On May 12, 1977, the trial court denied all post-trial motions. This order was initialed by the attorneys involved in the case, including the attorney representing Febel. On this same date, the trial court set appeal bonds for both Leahy and Febel at $2,000,000 each. This order was initialed by Kooyenga's attorney and Febel's attorney.
Thereafter, Kooyenga, Leahy, and Febel filed suit against Bituminous Casualty Corporation (Bituminous), Febel's insurer, seeking recovery of $1,100,000, the face amount of two casualty insurance policies issued by Bituminous to Febel. Febel also sought recovery of the amount of the judgment in excess of its insurance proceeds alleging that Bituminous' refusal to settle the case was made in bad faith. Bituminous filed a motion to dismiss alleging that no judgment had been rendered on the verdict in favor of Leahy against Febel.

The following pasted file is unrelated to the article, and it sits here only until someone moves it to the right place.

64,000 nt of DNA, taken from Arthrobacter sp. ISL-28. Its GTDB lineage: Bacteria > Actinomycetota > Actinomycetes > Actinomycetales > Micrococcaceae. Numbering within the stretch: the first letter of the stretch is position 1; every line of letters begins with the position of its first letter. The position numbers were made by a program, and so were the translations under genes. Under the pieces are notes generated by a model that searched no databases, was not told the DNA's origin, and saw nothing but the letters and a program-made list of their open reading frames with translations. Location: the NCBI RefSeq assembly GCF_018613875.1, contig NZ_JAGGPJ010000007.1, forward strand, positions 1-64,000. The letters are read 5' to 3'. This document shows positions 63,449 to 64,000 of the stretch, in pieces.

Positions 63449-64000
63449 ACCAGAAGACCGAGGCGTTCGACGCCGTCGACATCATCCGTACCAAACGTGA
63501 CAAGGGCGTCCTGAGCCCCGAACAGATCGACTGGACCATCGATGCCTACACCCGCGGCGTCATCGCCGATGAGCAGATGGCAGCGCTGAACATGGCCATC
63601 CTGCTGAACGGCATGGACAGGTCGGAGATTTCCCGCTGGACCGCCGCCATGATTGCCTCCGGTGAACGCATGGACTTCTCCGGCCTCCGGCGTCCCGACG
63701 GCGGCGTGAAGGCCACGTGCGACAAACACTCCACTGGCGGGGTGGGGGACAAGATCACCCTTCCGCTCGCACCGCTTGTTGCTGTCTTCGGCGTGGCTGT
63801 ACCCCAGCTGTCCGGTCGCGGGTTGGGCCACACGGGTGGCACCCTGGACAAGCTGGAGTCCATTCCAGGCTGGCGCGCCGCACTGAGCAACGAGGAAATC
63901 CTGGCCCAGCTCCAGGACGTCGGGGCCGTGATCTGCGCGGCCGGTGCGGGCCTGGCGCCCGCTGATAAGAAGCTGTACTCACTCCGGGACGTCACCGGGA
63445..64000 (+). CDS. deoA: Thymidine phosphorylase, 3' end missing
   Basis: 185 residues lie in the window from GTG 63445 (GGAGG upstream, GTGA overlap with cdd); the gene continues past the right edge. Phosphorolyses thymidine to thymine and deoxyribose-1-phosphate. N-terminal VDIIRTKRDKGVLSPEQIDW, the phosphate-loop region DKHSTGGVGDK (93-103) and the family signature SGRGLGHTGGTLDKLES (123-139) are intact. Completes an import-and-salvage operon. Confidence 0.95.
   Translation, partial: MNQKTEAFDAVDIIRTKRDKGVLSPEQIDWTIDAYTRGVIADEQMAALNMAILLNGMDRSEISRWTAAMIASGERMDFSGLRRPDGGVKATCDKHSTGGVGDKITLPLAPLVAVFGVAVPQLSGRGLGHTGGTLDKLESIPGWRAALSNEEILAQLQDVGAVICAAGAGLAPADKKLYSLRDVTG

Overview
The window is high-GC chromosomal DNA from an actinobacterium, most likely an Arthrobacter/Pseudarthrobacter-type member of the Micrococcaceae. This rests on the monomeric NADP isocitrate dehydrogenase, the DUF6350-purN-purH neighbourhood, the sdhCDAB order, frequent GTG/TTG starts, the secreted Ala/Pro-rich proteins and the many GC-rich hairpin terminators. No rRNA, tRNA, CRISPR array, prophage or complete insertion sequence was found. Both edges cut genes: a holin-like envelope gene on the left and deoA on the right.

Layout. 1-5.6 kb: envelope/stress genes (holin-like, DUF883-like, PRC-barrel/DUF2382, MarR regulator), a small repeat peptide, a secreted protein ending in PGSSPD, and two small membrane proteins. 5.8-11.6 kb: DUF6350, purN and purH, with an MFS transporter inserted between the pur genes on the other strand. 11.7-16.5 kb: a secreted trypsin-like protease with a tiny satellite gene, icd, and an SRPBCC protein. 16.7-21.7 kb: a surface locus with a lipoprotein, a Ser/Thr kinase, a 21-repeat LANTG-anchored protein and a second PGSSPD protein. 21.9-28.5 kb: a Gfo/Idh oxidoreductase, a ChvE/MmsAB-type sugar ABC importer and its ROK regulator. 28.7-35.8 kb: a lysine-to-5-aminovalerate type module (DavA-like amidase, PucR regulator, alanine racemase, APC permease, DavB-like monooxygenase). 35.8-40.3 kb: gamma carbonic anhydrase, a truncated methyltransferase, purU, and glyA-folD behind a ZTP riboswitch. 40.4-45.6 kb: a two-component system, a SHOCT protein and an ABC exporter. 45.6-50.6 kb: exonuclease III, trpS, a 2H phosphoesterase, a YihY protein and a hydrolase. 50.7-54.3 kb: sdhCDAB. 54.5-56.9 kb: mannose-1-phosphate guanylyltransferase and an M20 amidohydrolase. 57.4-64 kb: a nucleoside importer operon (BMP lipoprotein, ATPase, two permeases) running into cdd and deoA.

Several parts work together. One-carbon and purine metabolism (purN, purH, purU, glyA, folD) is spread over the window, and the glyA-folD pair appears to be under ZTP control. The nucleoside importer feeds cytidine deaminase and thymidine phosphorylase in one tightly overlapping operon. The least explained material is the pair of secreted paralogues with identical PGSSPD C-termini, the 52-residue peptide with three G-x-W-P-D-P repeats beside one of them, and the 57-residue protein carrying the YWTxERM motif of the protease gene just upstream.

On April 25, 1978, Leahy filed a motion requesting the court to enter judgment nunc pro tunc as of December 30, 1976, on the jury verdict in favor of Leahy against Febel in the amount of $1,578,000. In this motion, Leahy alleged that the clerk of the court inadvertently failed to enter the judgment on the verdict in favor of Leahy against Febel; that all of the parties understood that judgment had been entered on that verdict and acted accordingly; and that by letter dated June 8, 1977, Febel was informed by his insurer, Bituminous, that time for filing a notice of appeal would expire on June 11, 1977, thereby acknowledging that a final judgment had been entered and became appealable on May 12, 1977, the date all post-trial motions were denied.
At the hearing held on this motion, Febel argued that judgment upon the verdict in favor of Leahy against Febel could not be entered until Leahy had made some payment to Kooyenga in satisfaction of the judgment entered against it because without such payment by Leahy, there was no basis for reimbursement and Febel's obligation to indemnify Leahy existed only as a contingent debt.